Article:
AUSTIN (KXAN) — Education has always been fundamental to Huston-Tillotson University student Hillary Rhys Richard’s upbringing.
He had to write a paper to convince his mother to get him a video gaming system.
“I was like, ‘but mom, I’m in the third grade,'” recalled Richard. He is proud to be the fourth generation of a line of teachers in his family, but he’ll be the first man after his great-grandmother, grandmother and mother.
“With that story in mind, that shows how deep teaching is, how important education is in our family,” he said. “The fact that I’m the only male in this scenario makes me more inspired, every single day I think about everything, it becomes more inspiration.”
In three years, he’ll be one of 100 Black male teachers Huston-Tillotson has promised to add to the workforce, in partnership with Apple. The university is the only HBCU to commit to the pledge as of this report.
The vision flourished with the catalyst and force that is Huston-Tillotson’s President and Chief Executive Officer Dr. Colette Pierce Burnette.
“In my own life, raising a black male, I saw the impact it had on him,” explained Dr. Pierce Burnette, as she remembered a teacher one of her children had who made a huge difference in his life.
What started as a conversation in Burnette’s kitchen turned into a full-fledged support program after a pitch to Apple.
Not to mention, the disparity spotlights the need. Data an Apple representative shared with KXAN shows a mere 2% of teachers in the United States are Black men.
Though he says education was already part of his heritage, thus influencing him, that statistic surprised and inspired Richard.
“I realized that the color of my skin is extremely important, and if I can find another Black or brown student of mine in my field I’m trying to do, I can change a whole entire kid’s life, and I think that’s something really special,” he said.
Richard did not have one Black male teacher growing up.
Thanks to the joint effort and the work of Huston-Tillotson faculty and staff, the program aims to change that.
“You see yourself in a person and when you see yourself in a person that gives you self-efficacy, self-confidence, it shows you where you can go,” said Burnette. “Data shows if a child of color sees at least one person of their same color, their same culture, they will more likely persist to continue in higher education.”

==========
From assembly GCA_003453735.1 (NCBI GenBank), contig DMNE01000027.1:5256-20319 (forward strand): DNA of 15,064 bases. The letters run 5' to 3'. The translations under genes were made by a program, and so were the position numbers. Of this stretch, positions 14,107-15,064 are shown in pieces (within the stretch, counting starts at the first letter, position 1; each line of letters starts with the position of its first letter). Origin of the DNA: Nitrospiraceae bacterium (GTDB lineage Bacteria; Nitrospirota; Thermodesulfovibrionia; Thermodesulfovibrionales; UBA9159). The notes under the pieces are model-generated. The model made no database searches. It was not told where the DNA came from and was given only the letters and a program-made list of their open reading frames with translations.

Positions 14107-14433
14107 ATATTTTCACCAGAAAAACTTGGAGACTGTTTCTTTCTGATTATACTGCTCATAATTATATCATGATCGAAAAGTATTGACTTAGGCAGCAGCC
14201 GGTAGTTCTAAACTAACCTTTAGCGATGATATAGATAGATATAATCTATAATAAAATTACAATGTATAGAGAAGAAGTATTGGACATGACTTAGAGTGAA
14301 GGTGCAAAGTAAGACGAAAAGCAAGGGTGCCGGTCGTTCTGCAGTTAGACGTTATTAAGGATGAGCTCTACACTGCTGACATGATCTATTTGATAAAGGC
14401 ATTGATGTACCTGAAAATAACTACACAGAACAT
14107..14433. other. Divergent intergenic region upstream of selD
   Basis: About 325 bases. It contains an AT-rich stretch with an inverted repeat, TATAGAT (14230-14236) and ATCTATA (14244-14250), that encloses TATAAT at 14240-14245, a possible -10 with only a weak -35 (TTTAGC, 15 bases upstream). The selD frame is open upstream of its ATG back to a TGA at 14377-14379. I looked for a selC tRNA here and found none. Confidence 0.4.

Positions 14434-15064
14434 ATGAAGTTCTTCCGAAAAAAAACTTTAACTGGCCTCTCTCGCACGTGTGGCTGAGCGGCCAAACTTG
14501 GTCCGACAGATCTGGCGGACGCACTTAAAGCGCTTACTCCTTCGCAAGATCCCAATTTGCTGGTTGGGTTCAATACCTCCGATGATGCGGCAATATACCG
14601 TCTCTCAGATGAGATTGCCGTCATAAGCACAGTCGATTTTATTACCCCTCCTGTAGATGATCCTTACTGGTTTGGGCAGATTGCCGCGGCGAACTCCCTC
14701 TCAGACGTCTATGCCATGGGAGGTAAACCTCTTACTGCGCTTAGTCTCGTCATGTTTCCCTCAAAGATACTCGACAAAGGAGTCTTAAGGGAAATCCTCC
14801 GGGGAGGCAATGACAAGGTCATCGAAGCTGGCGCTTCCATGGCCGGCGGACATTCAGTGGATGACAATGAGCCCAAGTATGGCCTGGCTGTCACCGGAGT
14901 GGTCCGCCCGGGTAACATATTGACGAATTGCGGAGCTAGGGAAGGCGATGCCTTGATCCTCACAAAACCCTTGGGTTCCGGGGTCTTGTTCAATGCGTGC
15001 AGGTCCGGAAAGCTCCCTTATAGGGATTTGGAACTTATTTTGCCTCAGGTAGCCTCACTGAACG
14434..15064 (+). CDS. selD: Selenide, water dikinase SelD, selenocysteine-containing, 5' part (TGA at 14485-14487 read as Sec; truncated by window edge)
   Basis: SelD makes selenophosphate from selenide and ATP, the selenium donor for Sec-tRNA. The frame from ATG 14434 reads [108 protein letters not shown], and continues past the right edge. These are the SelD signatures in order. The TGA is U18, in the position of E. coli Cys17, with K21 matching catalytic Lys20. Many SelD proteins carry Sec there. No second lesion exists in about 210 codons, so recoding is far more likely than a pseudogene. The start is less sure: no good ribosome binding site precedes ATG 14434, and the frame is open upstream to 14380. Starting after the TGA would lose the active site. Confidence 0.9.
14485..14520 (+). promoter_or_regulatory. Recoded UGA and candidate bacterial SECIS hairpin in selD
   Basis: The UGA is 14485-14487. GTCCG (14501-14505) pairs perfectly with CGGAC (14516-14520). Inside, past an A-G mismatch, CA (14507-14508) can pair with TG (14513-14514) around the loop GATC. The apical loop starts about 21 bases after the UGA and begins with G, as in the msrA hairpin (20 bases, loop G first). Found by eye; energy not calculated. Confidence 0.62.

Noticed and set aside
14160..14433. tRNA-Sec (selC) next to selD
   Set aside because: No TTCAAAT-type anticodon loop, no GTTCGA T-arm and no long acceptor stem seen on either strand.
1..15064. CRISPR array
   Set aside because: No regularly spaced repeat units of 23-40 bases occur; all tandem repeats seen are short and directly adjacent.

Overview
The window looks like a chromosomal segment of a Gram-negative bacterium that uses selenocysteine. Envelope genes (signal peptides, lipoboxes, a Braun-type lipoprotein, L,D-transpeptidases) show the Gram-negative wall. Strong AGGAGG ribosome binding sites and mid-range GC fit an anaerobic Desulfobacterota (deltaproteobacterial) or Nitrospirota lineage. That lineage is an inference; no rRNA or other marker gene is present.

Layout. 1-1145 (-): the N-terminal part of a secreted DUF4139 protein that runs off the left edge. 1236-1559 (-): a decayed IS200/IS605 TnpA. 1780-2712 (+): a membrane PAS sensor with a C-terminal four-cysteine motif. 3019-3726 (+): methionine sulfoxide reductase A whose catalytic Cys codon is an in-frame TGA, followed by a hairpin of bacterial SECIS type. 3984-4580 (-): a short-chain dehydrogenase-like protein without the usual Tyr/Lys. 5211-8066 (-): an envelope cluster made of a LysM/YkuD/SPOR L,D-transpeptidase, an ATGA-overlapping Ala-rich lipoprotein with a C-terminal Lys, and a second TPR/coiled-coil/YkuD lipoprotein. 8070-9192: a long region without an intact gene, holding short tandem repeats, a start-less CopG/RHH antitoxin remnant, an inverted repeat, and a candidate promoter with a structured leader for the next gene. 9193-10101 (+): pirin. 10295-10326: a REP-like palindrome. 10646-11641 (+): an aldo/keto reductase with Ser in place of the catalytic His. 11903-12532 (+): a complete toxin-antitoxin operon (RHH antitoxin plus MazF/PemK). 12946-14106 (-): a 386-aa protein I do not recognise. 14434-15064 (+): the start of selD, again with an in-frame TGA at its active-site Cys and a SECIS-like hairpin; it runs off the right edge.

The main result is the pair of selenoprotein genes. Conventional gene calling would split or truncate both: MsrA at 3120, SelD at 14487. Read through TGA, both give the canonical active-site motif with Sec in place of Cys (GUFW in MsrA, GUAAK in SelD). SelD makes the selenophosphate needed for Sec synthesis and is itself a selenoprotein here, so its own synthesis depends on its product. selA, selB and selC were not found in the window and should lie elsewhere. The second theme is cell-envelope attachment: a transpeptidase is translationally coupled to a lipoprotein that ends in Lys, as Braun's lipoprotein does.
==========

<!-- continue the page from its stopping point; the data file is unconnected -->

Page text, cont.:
“If I’m teaching someone that looks like me, that’s going to impact them,” Richard added.
The university is providing what includes full-ride scholarships for the program’s students, Apple hardware and software and professional development courses for students and faculty — including a mentorship program with area school districts.
“If I were able to make a Black or brown student happy to come to school, just make them happy, that in itself is a win to me. For them to think about being a teacher because of me, that actually makes me want to cry a little bit, but I’m on camera so I’m not going to do that, but I think that’s part of why I love being a teacher — helping and inspiring.”Hillary-Rhys Richard, freshman at Huston-Tillotson University
“We have connections with Apple on other things, but this is one of those where they really stepped up to the plate,” said Burnette. “Our passion about it was contagious.”
The university is receiving applications for students to be a part of the program and is working on perfecting its details as they receive more and more applicants.
“Award-winning teachers of the year across the nation will be some of our Black male teachers who went through this Apple pre-Education scholarship program,” said Burnette.
Richard plans to become a high school band director to share his passion for music — he plays the guitar, tuba and piano, among other instruments. “Including everybody, being a good teacher and passing down my knowledge,” are his big three priorities for when he achieves his goal.